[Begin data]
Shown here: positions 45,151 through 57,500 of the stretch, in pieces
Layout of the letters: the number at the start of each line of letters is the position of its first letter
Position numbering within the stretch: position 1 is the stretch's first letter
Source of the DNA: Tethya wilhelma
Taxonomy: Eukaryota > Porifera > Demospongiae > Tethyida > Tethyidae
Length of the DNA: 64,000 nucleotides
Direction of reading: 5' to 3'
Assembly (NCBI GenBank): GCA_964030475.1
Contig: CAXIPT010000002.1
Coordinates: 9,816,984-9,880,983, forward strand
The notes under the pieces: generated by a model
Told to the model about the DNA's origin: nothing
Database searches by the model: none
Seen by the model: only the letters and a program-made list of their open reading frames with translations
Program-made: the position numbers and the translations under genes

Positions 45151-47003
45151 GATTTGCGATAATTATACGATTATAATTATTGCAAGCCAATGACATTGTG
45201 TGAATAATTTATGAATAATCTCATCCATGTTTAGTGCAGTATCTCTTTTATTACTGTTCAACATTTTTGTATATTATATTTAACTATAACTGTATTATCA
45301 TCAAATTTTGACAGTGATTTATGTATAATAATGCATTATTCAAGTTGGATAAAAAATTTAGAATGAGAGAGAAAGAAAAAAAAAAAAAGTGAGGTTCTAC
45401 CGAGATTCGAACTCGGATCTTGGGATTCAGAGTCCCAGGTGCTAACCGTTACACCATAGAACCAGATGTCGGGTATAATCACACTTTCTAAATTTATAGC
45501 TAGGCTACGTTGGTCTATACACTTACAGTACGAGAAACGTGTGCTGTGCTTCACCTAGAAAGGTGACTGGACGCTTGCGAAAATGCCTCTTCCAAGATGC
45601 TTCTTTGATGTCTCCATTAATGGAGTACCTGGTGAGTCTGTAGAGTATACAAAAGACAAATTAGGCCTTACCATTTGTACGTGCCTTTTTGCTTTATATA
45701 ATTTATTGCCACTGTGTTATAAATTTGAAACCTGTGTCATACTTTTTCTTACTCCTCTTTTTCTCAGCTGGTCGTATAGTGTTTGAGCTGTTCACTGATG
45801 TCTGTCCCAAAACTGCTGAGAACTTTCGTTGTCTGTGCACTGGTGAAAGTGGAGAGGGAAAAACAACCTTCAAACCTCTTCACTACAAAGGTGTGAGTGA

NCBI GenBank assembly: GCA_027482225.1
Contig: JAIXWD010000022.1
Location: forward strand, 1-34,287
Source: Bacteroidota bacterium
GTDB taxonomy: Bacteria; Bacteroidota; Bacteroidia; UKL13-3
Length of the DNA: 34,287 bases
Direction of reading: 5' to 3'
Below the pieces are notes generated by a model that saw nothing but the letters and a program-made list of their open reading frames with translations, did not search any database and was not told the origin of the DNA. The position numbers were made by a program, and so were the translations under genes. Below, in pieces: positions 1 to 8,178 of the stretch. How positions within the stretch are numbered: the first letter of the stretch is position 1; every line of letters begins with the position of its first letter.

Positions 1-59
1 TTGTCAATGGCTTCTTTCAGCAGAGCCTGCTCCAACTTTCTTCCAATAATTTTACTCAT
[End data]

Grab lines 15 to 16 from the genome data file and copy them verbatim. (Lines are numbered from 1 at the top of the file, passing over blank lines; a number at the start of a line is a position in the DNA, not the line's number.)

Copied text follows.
Program-made: the position numbers and the translations under genes

Positions 45151-47003